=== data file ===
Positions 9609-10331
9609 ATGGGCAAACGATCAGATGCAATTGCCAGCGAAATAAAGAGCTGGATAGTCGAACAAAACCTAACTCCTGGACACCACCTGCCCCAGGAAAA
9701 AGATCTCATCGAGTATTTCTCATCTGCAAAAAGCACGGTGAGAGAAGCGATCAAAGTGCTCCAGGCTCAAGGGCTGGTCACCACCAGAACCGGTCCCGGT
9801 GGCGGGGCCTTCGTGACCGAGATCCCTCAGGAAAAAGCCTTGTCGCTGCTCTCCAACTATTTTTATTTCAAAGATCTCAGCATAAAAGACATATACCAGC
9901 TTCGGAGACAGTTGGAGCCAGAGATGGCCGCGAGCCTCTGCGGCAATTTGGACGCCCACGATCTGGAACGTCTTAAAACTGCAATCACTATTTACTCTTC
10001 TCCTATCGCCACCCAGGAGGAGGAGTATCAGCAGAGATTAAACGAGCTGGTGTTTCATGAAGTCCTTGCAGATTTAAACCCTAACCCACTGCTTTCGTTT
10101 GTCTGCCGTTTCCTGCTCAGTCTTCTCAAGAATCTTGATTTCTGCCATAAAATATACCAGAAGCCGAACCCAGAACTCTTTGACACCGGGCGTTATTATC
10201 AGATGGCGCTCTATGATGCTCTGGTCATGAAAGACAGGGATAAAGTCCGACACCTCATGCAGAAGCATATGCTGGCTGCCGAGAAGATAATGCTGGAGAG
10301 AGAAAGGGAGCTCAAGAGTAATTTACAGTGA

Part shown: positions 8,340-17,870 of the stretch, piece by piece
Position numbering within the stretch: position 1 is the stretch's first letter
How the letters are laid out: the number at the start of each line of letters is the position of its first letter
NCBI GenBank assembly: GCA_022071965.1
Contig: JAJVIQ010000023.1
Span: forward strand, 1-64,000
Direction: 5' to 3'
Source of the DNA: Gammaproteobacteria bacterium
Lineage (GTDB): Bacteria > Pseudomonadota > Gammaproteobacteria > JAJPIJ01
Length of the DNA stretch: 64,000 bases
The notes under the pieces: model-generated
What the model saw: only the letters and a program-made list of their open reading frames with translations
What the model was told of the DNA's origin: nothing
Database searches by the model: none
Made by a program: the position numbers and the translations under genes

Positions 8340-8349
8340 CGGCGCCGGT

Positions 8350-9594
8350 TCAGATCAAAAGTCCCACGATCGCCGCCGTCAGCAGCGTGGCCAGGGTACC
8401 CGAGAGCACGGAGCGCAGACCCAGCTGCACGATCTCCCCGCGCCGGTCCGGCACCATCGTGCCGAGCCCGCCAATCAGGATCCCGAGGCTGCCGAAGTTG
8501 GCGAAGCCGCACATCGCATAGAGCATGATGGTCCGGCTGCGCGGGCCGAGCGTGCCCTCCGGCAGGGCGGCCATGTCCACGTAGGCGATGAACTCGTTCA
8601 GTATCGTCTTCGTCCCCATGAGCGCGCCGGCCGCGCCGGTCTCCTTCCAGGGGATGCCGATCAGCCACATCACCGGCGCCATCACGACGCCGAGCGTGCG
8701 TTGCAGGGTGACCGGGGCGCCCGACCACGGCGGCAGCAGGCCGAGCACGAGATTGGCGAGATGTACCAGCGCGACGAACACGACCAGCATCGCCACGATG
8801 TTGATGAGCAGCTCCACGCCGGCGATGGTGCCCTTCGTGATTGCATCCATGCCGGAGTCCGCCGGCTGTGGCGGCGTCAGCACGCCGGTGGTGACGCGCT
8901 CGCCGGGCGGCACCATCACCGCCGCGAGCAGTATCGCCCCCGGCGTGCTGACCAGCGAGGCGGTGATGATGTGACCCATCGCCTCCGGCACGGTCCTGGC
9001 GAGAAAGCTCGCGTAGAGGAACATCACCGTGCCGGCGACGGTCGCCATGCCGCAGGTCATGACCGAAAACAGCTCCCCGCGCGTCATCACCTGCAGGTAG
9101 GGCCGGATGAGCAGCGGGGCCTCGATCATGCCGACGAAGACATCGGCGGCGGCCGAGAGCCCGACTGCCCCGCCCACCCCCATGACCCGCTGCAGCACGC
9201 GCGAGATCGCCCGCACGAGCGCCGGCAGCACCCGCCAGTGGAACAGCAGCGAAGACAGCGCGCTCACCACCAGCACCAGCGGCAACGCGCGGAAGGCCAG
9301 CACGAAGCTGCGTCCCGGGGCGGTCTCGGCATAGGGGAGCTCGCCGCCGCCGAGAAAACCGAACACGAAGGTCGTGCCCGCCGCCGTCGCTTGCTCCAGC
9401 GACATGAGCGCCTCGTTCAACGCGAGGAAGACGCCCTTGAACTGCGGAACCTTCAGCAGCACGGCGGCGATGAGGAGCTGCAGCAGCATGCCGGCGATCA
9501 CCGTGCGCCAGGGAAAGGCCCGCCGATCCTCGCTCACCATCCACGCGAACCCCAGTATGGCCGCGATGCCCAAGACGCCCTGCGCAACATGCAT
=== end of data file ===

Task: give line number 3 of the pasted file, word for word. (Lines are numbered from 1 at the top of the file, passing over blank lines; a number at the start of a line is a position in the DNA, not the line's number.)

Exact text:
9701 AGATCTCATCGAGTATTTCTCATCTGCAAAAAGCACGGTGAGAGAAGCGATCAAAGTGCTCCAGGCTCAAGGGCTGGTCACCACCAGAACCGGTCCCGGT